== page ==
Featured Product
This Week in Quality Digest Live
Quality Insider Features
Mark Hembree
Maintenance and quality control are early adopters
Rebecca Saenz
AI-driven technology should lighten the load for workers, not replace them
Bert Thornton
Enter into a get-get arrangement for success this year and beyond
Josh Wilson
Never let a serious crisis go to waste
Megan Wallin Kerth
One important lesson learned was maintaining quality customer service in the face of unpredictability

More Features

Quality Insider News
Provides clear factory performance indicators, automatically identifies and analyzes greatest improvements and productivity risks
Measures ultra-high temp oils in heating and cooling circuit systems
Planning and sourcing in “The Big Shortage”
InfinityQS’ quality solutions have helped cold food and beverage manufacturers around the world optimize quality and safety
University acquires the Invizo 6000 atom probe tomography (APT) instrument
Seegrid partners with Applied Intuition to accelerate delivery of next generation material handling automation solutions
Strategic move to maintain high quality while innovating and scaling
Initiatives include collaborations with printer manufacturers pro-beam, Sciaky, DM3D, Gefertec, and Meltio
Providing high-quality semiconductors in challenging times

More News

Taran March @ Quality Digest

Quality Insider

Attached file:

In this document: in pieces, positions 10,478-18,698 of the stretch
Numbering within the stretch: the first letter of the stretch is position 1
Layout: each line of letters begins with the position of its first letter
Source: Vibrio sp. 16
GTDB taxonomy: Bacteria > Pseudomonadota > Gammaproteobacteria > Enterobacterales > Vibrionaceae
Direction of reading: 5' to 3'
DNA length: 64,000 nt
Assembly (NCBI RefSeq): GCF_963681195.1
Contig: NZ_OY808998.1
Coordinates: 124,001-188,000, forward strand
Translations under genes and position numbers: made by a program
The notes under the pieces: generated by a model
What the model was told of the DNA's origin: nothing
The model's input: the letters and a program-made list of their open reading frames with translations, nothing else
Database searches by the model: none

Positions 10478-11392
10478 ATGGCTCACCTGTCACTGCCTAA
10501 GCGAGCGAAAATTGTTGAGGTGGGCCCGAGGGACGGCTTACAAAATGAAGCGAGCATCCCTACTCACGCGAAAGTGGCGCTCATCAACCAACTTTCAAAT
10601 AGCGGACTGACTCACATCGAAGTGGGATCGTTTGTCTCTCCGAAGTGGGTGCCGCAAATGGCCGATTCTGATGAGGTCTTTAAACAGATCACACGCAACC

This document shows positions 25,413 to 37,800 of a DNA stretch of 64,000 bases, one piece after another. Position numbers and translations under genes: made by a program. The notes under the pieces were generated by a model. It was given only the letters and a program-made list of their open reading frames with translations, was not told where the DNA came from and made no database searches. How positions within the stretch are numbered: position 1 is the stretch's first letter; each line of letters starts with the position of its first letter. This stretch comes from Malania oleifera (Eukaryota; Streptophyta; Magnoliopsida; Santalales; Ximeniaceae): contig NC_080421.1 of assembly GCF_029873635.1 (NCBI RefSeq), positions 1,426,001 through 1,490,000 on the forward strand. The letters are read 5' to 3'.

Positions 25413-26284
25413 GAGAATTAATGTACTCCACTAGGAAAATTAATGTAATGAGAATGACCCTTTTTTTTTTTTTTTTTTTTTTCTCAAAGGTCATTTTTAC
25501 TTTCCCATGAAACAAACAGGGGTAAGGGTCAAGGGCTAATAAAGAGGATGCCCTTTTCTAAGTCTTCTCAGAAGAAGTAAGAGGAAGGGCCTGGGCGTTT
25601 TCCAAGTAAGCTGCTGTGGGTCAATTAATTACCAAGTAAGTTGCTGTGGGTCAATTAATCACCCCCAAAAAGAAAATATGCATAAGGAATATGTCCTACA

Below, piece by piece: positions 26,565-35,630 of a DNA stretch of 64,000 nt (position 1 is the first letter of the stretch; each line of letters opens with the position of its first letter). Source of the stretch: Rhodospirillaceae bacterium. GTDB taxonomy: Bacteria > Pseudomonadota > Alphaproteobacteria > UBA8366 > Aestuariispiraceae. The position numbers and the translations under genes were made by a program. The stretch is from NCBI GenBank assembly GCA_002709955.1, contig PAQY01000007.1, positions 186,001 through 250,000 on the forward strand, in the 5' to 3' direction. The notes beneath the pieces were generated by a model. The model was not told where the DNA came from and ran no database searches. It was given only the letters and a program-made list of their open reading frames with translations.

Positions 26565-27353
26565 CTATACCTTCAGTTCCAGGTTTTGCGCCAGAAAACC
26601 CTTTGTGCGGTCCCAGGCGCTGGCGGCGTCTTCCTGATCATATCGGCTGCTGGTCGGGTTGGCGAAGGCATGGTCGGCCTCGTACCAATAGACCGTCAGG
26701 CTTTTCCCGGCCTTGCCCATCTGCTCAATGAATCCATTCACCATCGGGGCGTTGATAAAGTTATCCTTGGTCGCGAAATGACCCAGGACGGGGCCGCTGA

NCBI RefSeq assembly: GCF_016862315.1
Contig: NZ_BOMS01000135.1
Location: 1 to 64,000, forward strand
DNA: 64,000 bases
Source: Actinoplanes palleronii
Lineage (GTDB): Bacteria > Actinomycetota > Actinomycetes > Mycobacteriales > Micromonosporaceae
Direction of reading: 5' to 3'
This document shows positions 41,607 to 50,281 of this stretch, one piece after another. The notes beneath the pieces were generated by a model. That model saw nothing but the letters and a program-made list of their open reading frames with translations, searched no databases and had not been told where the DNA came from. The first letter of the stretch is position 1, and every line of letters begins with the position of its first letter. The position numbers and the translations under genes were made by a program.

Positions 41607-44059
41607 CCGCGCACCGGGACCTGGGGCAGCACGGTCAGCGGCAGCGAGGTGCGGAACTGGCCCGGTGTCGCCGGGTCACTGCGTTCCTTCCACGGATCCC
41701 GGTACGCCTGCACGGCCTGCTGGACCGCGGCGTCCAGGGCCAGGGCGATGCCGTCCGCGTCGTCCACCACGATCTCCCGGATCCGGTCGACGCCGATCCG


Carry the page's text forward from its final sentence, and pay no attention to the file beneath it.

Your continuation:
A Quality Solution for Holiday Angst

There’s no need to grin and bear it over the punchbowl

Published: Tuesday, December 24, 2019 - 12:02

’Tis that time of year, when the elves at QD set down their chisels, hammers, and stone slates for a week. We’ll be grinning in sweaters and clutching beverages somewhere, like the rest of you. Then we’ll be back, bright and early at the crack of January, to begin another year of reporting on all things quality. And all that sounds fine, but somehow I’m not feeling it. At the moment I’m having myself an unsettled little Christmas.

Being of relatively sound mind and with a bent toward practical action, I decided to treat this distress like any other work problem. So I made a cup of tea, sat down at the computer, and stared out the window while the tea wreathed steam beside me. Ready, set, think. After a bit I realized the unease wasn’t moving from the inside out but rather from the outside in. Usually it’s the other way around. I’m my own worst enemy in most cases but can generally course-correct without much fuss. In this case, however, I was still lost at sea.

Maybe a few 5 Whys were in order? Certainly they couldn’t hurt:
If it’s not you, then why aren’t you feeling it?
Because the atmosphere of the country seems fractured, glum, and uneasy.

Why does the country seem fractured, glum, and uneasy?
Because we just weathered a major political drama, and there’s more to come.

Why did you just weather a major political drama?
Because the country is polarized.

Why is the country polarized?
Because we can’t seem to see, much less accept, any legitimacy on either side of the polarity.

Why can’t you see, much less accept, any legitimacy?
Because we don’t want to? Because we don’t know how to? Because we’re too busy with our chisels and hammers and stone slates?

That’s the thing I find problematic with 5 Whys: I can never tell when I’ve reached the root cause and end up throwing queries at it and myself. Presumably the process is easier when you’re tracking down a maintenance issue. However, I felt that I’d at least come close to touching the unquiet nerve that was hijacking my holiday mood.